Hopefully, you’ll at least have a few months to budget. It might mean holding off on a vacation you had planned or cutting back on your entertainment for a few months to prepare. If you can’t afford the destination wedding, maybe you can afford a special gift instead.
When it comes to graduations and baby showers, you could always offer to host a small party at your home, and ask friends to contribute food and beverages.
4. New Family Members
Children: sometimes with all the planning and execution, they come on their own schedule. Those little bundles of joy can be quite costly.
The average cost of a birth is around $10,000, and that is without any complications. Cesarean sections and some common complications can make costs balloon to close to $22,000. You can’t forget all of the prenatal care.
Expecting mothers visit their ob-gyn an average of 14 times during their pregnancy. Add laboratory blood work and ultrasounds to the copay, and these visits will typically cost around $133 each.
How to Prepare
Open and honest communication with your partner is vital here. If you’re planning to have a child or are even considering it, check your insurance to see what is covered and if you need to increase coverage.
Fortunately, you will have a little time to prepare, but an unplanned pregnancy might mean some dramatic budget adjustments. Remember, if both parents work, at least one of you will need to take some time off from work, which requires savings.
Be realistic. A child can cost between $5,490 and $11,320 in the first year.
[InvestingAnswers feature: 5 Reasons One Parent Should Stay At Home.]
5. A Dead Computer
If we haven’t done it ourselves, we all know someone who has spilled water all over their keyboard or dropped their laptop trying to drink their cappuccino while talking on their cell phone.
We rely on our computers for work, school and entertainment. If something catastrophic happens — like a hard drive failure, screen damage or even theft — we can barely get through another day without needing a new one.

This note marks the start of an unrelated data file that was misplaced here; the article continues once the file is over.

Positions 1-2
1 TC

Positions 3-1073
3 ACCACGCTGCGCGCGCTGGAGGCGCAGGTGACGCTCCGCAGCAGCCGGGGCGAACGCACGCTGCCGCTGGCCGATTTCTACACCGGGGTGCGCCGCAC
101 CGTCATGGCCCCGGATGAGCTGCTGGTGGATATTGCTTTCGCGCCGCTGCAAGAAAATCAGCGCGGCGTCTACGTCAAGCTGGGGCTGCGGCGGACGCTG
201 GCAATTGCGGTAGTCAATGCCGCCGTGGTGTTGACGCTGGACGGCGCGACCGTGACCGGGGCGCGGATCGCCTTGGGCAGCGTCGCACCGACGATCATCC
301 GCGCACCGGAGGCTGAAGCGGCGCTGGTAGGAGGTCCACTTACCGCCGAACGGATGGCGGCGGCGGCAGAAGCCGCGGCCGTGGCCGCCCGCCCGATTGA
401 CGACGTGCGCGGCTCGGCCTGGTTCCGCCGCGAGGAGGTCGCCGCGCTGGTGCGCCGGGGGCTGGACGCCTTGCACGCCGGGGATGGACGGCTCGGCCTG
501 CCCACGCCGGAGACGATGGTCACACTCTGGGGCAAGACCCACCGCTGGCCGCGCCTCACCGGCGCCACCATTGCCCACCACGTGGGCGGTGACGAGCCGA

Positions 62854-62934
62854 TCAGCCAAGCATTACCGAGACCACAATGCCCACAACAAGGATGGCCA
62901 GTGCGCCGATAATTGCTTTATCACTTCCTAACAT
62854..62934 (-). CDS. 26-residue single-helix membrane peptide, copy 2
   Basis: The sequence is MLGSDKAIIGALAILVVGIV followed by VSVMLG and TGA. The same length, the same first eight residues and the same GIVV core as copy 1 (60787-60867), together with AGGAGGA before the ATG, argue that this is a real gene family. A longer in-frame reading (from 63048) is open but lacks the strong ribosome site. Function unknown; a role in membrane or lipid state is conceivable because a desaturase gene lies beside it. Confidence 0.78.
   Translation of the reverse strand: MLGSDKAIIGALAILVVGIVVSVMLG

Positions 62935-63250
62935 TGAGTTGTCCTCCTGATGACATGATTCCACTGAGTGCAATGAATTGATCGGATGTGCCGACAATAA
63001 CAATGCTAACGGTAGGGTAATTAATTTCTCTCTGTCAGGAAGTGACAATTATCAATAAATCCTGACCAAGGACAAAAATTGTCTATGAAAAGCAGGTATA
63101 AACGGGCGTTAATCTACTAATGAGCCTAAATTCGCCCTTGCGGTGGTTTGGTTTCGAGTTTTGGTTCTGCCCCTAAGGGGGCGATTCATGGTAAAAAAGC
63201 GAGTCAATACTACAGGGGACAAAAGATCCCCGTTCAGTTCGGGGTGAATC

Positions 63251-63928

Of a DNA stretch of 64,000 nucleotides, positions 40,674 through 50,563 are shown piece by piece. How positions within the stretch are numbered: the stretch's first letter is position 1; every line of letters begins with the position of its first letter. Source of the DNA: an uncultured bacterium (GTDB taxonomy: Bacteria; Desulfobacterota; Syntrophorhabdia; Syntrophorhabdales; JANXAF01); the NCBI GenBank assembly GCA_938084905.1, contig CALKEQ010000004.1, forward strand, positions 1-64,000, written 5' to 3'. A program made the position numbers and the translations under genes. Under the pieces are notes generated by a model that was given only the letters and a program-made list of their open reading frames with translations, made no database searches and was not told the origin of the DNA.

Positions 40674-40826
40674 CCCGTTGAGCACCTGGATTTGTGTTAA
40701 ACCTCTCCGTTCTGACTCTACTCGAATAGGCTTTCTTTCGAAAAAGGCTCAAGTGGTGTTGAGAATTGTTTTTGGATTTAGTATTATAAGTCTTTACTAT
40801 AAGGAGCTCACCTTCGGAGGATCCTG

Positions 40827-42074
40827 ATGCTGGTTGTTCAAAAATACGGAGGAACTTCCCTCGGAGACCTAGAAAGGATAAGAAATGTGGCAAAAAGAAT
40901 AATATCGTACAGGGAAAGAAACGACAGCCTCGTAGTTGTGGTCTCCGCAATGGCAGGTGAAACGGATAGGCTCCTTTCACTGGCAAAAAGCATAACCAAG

A new computer will set you back $800 to $2,000, and that’s before you’ve bought the accessories and software.
How to Prepare
If you need your personal computer or laptop for work, you should be prepared to replace it every three years. That means budgeting to save around $50 to $60 a month. If after a year, your computer dies, you will already have between $600 and $720 saved, meaning it won’t be such a budget buster to pay for the new computer.
Some companies offer insurance plans for computers that cover certain damages and/or theft. You could always opt for a used or refurbished model as a backup.
Finally, remember to back up those so you won’t need a costly data recovery. External hard drives are inexpensive and can automatically sync with your computer. You can also save files to the cloud, such as through Google Docs or Amazon Simple Storage Service, where they can be accessed from anywhere.
The Investing Answer: Even the strictest of savers can be in for a surprise when something breaks or a close friend decides to get married in Thailand. Regular checkups, whether for your home or your health, can also help you prevent certain emergencies.
You can’t avoid every financial surprise, but stashing away a little bit of your paycheck every month can ensure some surprises don’t deplete all of your savings, or worse, leave you bankrupt.